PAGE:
Business heads often use KPI tracking dashboards that provide a quick overview of their company’s performance and well-being. A KPI tracking dashboard collects, groups, organizes and visualizes the company’s important metrics either in a horizontal or vertical manner. The dashboard provides a quick overview of business performance and expected growth.

An effective and visually engaging way of presenting the main figures in a dashboard is to build a KPI belt by combining text, visual cues and icons. By using KPI dashboards, organizations can access their success indicators in real time and make better informed decisions that support long-term goals.

What is a KPI?

KPIs (i.e. Key Performance Indicators) are also known as performance metrics, performance ratios or business indicators. A Key Performance Indicator is a measurable value that demonstrates how effectively a company is achieving key business objectives.

A sales tracking dashboard provides a complete visual overview of the company’s sales performance by year, quarter or month. Additional information such as the number of new leads and the value of deals can also be incorporated.

Example of KPIs on a Sales Dashboard:

  • Number of New Customers and Leads
  • Churn Rate (i.e. how many people stop using the product or service)
  • Revenue Growth Rate
  • Comparison to Previous Periods
  • Most Recent Transactions
  • QTD (quarter to date) Sales
  • Profit Rate
  • State Wise Performance
  • Average Revenue for Each Customer

Bringing It All Together with Dashboards and Stories

An essential element of Tableau’s value is delivered via dashboards. Well-designed dashboards are visually engaging and draw in the user to play with the information. Dashboards can facilitate details-on-demand that enable the information consumer to understand what, who, when, where, how and perhaps even why something has changed.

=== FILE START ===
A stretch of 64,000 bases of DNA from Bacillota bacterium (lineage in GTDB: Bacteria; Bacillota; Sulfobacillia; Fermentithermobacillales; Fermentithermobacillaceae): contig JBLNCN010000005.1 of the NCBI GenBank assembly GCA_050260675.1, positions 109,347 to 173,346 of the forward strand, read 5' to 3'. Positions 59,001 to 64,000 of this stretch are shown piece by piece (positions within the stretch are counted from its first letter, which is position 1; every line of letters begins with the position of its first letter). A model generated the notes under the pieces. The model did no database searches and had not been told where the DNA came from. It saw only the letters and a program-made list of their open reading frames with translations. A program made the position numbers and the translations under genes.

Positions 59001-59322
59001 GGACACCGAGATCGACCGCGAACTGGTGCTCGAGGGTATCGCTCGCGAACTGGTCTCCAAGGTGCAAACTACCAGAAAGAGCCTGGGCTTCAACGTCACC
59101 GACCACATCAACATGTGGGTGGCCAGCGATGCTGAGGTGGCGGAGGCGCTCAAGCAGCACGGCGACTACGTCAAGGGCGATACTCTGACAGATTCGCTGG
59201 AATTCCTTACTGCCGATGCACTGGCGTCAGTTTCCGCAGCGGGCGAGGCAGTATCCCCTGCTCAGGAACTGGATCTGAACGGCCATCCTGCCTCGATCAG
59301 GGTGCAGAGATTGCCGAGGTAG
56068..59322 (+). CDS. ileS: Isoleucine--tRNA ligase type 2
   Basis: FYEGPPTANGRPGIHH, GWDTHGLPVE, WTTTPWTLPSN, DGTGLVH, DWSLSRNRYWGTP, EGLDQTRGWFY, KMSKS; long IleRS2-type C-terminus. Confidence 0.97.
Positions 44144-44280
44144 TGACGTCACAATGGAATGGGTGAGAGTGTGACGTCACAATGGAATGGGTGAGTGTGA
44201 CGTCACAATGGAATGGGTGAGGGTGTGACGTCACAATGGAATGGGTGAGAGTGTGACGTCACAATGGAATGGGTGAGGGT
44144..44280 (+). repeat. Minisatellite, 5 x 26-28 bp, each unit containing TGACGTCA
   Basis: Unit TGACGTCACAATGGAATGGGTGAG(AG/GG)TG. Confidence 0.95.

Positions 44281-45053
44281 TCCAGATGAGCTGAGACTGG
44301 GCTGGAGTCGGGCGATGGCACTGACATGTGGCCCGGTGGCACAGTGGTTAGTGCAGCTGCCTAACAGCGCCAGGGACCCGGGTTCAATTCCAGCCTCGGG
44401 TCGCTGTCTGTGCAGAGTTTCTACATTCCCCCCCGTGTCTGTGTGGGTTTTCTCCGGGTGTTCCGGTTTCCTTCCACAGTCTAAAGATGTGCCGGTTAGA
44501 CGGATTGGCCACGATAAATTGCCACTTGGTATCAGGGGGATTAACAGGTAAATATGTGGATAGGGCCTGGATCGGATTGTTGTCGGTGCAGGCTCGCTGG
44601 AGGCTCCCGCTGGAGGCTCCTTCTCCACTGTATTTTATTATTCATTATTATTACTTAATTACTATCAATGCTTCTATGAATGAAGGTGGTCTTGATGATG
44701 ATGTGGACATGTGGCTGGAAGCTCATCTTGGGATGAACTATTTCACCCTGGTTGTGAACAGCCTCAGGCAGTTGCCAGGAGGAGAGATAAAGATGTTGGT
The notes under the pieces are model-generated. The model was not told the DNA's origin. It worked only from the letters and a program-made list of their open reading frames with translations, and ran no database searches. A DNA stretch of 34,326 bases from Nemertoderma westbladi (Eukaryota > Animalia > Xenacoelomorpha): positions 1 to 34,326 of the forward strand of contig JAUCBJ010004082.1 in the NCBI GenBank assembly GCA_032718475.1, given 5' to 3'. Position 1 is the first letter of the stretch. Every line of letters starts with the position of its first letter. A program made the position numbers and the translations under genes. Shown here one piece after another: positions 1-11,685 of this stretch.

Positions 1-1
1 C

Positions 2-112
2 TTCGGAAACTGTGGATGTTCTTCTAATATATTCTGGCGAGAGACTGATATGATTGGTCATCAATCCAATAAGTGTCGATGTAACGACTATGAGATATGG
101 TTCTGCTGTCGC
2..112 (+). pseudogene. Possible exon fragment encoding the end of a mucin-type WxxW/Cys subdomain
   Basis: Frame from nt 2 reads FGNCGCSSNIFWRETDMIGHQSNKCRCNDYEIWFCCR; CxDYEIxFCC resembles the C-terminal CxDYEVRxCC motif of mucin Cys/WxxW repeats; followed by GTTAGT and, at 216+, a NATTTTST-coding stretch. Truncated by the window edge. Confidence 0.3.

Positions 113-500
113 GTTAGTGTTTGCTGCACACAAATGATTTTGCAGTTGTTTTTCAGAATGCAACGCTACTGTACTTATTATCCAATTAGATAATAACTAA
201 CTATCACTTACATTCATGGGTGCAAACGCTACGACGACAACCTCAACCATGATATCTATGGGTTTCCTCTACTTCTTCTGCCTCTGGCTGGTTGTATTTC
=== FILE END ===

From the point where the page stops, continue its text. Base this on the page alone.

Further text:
Best Practices to Create a Simple and Effective Dashboard to Observe Sales Performance KPIs

A well-framed KPI dashboard instantly highlights problem areas. The greatest value of a modern business dashboard lies in its ability to provide real-time information about a company’s sales performance. As a result, business leaders, as well as project teams, are able to make informed and goal-oriented decisions, acting on actual data instead of gut feelings. The choice of chart types on a dashboard should highlight KPIs effectively.

Bad Practices Examples in a Sales Dashboard:

  • A sales report displaying 12 months of history for twenty products; 12 × 20 = 240 data points.
    • Multiple data points do not enable the information consumer to effectively discern trends and outliers as easily as a time-series chart comprised of the same information
  • The quality of the data won’t matter if the dashboard takes five minutes to load
  • The dashboard fails to convey important information quickly
  • The pie chart has too many slices, and performing precise comparisons of each product sub-category is difficult
  • The cross-tab at the bottom requires that the user scroll to see all the data